by MR Magazine Staff


Jack-Abelson-FEATURED.jpgOn a recent client store visit, I entered the acknowledged leader in sales and service at the mall and walked over to men’s shoes. Quickly approached, as expected, I asked the salesperson where a certain upscale label was located. As he showed me the table displaying the brand, he asked my size, again as expected. Perfect execution of the store DNA, I thought, as now he could bring every style in my size, forming the base for a large sale. What happened next was not expected, however, as he announced he would “see what is available on the sale rack.”

Whuuuut? Did I ask about sale? I did not. Do I look like I could only afford the brand if it was on sale?  I would like to think not. Then, please someone, anyone, explain this opening gambit; is this what salespeople at the foremost department store purveyor of service are taught as optimal selling? Or is this just symptomatic of the expectational mindset of retailers everywhere, i.e., if it is not on sale, it is not of interest to the consumer?

Regardless, this is disturbing. I know; many of you are thinking, where has this guy been for over 30 years? Call me naïve, but isn’t it really “all about the merch,” as another client maintains? If one begins with the premise that Nobody Needs Anything, then there must be an emotional connection to the goods, created by their appeal, then fostered and nurtured by the staff. To begin the selling process by presenting sale items reminds me of an episode of “The Sopranos” in which one of Tony Soprano’s intended love conquests asks about his children and he responds, “There goes my hard on!” In polite language, help me fall in love more, do not turn me off!

Of course, my encounter could merely be an aberration, conflated by me into a daily occurrence in all stores; well, you answer the following question:  When was the last time you were approached in a retail store and did not hear, as the first salvo after “Hello,” about the day’s promotions? Come on now, all sweaters in shades of green are 30% off, with another 20% off if you were born on an even day (or an odd day, who cares?), and versions thereof. Never mind that the sweaters are boring and unattractive, they are on sale! This is akin to the new app for your phone that really does nothing for you but it is an app and it is on your phone! If that is all you need to provide value, what a wonderful world we live in!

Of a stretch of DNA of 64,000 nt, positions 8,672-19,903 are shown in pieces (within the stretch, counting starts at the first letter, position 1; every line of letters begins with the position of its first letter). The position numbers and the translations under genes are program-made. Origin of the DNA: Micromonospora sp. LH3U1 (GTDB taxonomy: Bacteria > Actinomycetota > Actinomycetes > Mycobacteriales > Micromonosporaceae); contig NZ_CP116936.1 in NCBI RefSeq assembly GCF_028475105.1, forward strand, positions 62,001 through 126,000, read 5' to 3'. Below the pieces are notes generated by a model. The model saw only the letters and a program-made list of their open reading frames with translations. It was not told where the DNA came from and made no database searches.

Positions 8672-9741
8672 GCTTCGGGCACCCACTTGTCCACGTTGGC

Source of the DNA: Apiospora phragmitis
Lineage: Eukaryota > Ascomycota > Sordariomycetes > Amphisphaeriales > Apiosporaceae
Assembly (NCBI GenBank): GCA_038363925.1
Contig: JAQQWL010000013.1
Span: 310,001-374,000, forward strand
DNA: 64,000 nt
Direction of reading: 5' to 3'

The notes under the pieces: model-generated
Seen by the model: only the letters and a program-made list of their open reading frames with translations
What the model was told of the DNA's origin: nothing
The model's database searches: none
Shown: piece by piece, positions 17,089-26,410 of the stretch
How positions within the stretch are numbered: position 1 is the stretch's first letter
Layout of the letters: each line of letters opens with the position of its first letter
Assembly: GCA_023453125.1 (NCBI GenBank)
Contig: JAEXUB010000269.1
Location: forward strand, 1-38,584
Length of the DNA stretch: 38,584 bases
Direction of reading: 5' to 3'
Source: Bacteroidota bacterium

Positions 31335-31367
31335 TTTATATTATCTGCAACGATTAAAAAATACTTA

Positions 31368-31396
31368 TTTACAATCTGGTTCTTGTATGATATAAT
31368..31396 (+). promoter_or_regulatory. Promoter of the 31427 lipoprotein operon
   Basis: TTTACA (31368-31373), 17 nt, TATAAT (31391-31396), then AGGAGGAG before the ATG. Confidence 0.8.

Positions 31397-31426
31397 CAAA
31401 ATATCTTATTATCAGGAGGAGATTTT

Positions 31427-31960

I have a great idea; let us have a one day event in retail where nothing is on sale and all the merchandise in the store is exciting, compelling and displayed magnificently. There are no sale racks to check first before bringing out examples of the brand a customer asked for and further, all stores are staffed with well trained, enthusiastic people.  Even in outlets, there are no added incentives and the race to the price bottom is suspended, at least for a day. Could you imagine the joy for consumers who are finally treated properly? I can.

One final point, and an update on an earlier piece in which I extolled Shake Shack for going to hand cut fries at great expense, instead of the frozen crinkle cut version, because they were fresher and therefore an improvement in their offering. Turns out the “Shackerati” were not pleased and Shake Shack has gone back to the frozen variety, albeit with improvements on the original in nutritional value, etc. The lesson again is, and will always be, pay attention to your customer and give them what they want, regardless of the price. For it is not price alone that drives the buying decision, but rather value, of which price is merely one component.

Jack Abelson is an industry consultant with many years of experience in the apparel business. He can be reached at